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Asthma Drug Xolair: Under safety review for possible cardiovascular and cerebrovascular adverse events

Posted Jul 27 2009 12:12am
From Geriatric Pharmacy Intern, Amalia Castro, PharmD(c)
Nova Southeastern University School of Pharmacy

On July 16, 2009 the U.S. Food and Drug Administration (FDA) announced to the public new findings with respect to the ongoing safety study on the asthma drug Xolair (omalizumab). These findings associate the asthma drug with an increased risk of heart attack, abnormal heart rhythm, heart failure and stroke. Xolair was approved on June 2003 to treat moderate to severe asthma in adults and adolescents (12 years of age and older) who test positive for a perennial airborne allergen, and whose symptoms are not well controlled with inhaled corticosteroids.

The ongoing observational study named Evaluating the Clinical Effectiveness and Long-term Safety in Patients with Moderate to Severe Asthma (EXCELS) began back in 2007 after the addition of a Black Box Warning to Xolair for severe anaphylaxis risk. This study is following approximately 5000 Xolair treated patients and comparing them to a control group of 2500 non-Xolair treated patients for a period of 5 years. The primary objective is to evaluate the long-term safety profile of omalizumab in patients 12 years of age and older with moderate to severe persistent asthma and who test positive for an aeroallergen.

When comparing the Xolair treated group with the control group, Xolair’s manufacturer, Genentech, reports to the FDA that there seems to be an increase in the incidence of cardiovascular and cerebrovascular events in patients being treated with the asthma drug. Genentech observed an increase in ischemic heart disease, arrhythmias, cardiomyopathy and cardiac failure, pulmonary hypertension, cerebrovascular disorders, and embolic, thrombotic and thrombophlebitic events in these patients.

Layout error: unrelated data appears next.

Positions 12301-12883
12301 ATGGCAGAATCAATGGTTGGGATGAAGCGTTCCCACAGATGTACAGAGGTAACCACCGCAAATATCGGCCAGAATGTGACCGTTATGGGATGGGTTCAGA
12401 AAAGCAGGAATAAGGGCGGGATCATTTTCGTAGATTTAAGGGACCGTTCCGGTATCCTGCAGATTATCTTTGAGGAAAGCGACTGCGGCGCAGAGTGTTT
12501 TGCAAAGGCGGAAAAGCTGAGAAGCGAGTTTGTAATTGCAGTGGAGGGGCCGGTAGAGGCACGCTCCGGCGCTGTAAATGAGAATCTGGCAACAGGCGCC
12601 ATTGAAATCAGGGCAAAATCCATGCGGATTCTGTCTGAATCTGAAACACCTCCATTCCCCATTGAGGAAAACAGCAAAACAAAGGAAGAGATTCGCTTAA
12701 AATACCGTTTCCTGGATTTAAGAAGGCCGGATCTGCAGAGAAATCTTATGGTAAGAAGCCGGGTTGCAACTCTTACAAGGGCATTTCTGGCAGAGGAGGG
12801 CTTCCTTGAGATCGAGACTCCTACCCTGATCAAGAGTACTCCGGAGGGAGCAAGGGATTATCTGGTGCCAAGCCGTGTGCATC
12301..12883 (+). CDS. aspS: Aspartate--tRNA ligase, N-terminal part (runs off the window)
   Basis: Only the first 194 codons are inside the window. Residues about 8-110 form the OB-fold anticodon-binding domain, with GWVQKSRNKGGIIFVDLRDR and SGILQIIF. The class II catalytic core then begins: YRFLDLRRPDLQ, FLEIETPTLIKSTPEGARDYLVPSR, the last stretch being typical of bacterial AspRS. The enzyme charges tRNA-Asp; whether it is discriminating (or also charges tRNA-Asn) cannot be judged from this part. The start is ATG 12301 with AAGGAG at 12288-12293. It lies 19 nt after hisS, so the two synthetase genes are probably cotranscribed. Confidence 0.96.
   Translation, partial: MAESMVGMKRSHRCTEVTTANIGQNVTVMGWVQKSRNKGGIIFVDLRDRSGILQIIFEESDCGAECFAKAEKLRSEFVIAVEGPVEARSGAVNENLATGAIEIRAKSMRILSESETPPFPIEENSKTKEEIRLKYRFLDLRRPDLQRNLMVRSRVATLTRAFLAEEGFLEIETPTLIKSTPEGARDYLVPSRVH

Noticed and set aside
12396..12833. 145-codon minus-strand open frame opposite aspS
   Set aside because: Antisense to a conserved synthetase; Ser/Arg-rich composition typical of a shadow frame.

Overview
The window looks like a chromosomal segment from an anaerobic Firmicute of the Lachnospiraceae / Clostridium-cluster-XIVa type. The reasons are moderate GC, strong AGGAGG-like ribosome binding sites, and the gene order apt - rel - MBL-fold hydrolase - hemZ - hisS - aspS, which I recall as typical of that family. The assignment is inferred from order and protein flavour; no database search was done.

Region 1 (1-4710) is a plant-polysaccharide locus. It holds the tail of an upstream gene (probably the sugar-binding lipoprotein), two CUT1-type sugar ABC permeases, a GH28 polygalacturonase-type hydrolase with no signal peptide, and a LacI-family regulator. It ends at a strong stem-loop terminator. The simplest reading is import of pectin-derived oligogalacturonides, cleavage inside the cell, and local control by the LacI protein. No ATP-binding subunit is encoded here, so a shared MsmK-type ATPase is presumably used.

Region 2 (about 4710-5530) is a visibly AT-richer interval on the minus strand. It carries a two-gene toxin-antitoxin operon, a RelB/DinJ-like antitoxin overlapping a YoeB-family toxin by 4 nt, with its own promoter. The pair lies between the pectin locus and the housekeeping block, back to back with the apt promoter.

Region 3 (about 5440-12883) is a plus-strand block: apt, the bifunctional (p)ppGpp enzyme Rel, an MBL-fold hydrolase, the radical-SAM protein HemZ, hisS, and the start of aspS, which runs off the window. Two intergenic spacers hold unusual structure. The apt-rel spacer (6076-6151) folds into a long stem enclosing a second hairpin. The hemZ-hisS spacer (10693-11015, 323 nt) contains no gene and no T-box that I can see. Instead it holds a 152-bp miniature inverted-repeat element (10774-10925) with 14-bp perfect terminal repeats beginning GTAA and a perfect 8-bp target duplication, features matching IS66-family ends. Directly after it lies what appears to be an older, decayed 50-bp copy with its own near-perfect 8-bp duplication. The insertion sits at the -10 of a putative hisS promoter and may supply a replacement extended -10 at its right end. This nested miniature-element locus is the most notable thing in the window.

The FDA has not made any conclusions regarding the data presented by the EXCELS study, and does not advise patients to discontinue their therapy at the moment until a through review of the recent findings is completed. Final results from this study are expected on 2012, until then, healthcare professionals and patients must be in the lookout for any results from the EXCELS study that might be associated with the risk of cardiovascular or cerebrovascular events, in addition to being aware of the risks and benefits that are associated with the use of this asthma drug. The FDA also reminds healthcare professionals and patients the importance of reporting any adverse events from the use of Xolair or any other drug by using the FDA’s MedWatch Adverse Event Reporting program online, by mail or fax.

For more information on Drug Safety please visit the FDA’s website at www.fda.gov
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